Chiffchaff (DS)

The south westerly gales battered on through the afternoon squandering any attempts to get out ringing again.  Instead we equipped ourselves with hiking boots and numerous choccy biscuits and headed out to the south west part of the island for a spot of sea watching, something Cape Clear is reputed for being one of the best places in Europe for.  Scopes were shaky in the oncoming winds but we did manage to get some counting done.  The highlight during our watch had to be a lone Sooty Shearwater gliding and circling effortlessly above the intimidating waves.  We spent a good hour counting before we decided of head back via the East bog ringing site and the lake where we seen Chough, Dabchick, Stonechat and a nice flock of Starling (No Rose-coloured Starling however which had been seen a number of days previous).

Spotted Flycatcher (older pic of adult from CBO)

Again Saturday’s weather was less than favorable composing of more strong winds and heavy showers.  Therefore we opted for a bit of a lie in (which was well needed after playing Bill Oddies bird race game till near 2 in the morning) followed by a morning of presentations from Sam about his birding adventures around the world along with a few bird ageing quizzes to get the brain juices flowing.  After a late lunch we then headed to South Harbour where we had received a report of a small stranding of Portuguese Man O War.  We counted a total of around 60 of these colonial Siphoniphores the most I have ever seen in one wreck.  Shortly after we headed back out to set up the nets at an area called Cotters Garden situated behind the islands pub.  Here we caught some new Goldcrests, a few Blue Tits and the star of the show a super juvenile Spotted Flycatcher.  Things were looking good then out of nowhere the rain started pelting it down leading to us once again having to pack up the nets.  All was not lost however as after the rains had passed we had a go at Woosh netting baited with bread and sausages (these darn birds eat better than I do).  Within seconds of baiting the trap we caught a smashing 1st winter Herring Gull, shortly followed by a Hooded Crow.  A new ringing tick for our trainer and tutor Jodie Crane, the first she has had in two years!

Hooded Crow (DJ)

Sunday morning’s weather followed a similar trend to the rest of the weekend however we did get the nets up briefly in both the Nordy Wood and Cotters sites.  After we processed a few birds which included some new Willow Warbler and Chiffchaff.  David and I then got a brief insight into Potter trapping on the isle before we embarked once again on the gruelling travel north.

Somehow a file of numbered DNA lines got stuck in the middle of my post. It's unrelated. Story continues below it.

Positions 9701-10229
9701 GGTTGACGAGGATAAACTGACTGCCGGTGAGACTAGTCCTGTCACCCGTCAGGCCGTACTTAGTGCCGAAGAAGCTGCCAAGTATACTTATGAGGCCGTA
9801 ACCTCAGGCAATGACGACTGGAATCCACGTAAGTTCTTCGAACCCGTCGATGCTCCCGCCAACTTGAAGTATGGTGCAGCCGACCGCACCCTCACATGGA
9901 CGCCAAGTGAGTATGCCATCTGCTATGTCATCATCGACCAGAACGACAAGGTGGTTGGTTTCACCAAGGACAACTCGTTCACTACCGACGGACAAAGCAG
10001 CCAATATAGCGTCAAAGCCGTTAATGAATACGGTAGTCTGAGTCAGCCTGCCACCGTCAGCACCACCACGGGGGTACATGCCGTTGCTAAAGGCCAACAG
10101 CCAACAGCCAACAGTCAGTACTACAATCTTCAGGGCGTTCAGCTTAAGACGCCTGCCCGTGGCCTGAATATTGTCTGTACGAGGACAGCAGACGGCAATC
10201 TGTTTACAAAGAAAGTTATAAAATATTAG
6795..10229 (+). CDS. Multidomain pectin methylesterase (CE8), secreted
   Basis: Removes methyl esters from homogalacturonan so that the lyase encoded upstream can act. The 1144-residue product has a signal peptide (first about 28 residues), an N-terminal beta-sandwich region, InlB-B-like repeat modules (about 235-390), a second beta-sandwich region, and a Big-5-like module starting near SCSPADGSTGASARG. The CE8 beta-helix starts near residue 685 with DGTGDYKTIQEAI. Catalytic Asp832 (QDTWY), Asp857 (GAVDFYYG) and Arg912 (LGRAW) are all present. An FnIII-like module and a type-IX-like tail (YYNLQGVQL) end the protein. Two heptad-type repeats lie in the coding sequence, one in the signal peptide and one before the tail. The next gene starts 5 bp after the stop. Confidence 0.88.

Willow Warbler (DJ)

Blue Tit (DS)
All and all our weekend on Cape Clear was an extremely interesting and enjoyable one, despite the rubbish weather.  I'll definitely be heading down to this beautiful island again for a spot of birding and it possible another one of the Observatories ringing courses! 

Dean Jones

Cape Clear Ringing List 22-25 September

                                  New            Retrap
Blackbird                     4                   1
Blackcap                     1
Blue Tit                      12                 4
Chiffchaff                    3                  1
Dunnock                     6                  2
Goldcrest                   27                 6
Goldfinch                     1
Great Tit                      1
Herring Gull                 1
Hooded Crow              1
Robin                          2
Song Thrush               1
Spotted Flycatcher     1
Willow Warbler           4                   1
Wren                          4                   1

Totals                       69                  16

Cape Clear Sighting List

Little Grebe
Manx Shearwater
Sooty Shearwater
Grey Heron
Black Guillemot
Peregrine Falcon
Herring Gull
Great Black-backed Gull
Grey Phalarope
Rock Dove
Song Thrush
Blue Tit
Great Tit
Willow Warbler
Reed Warbler
Meadow Pipit
Rock Pipit
Pied/White Wagtail
Grey Wagtail
Spotted Flycatcher
Hooded Crow
Reed Bunting
Common Rosefinch

As of this year Cape Clear Bird Observatory is once again open to visitors to come and stay and they are always very keen for ringers to visit.  For more information on the Obs and how to visit check out the BirdWatch Ireland page -

For up to date sightings at Cape Clear you can follow the Obs on Twitter @
or all Ireland sightings at -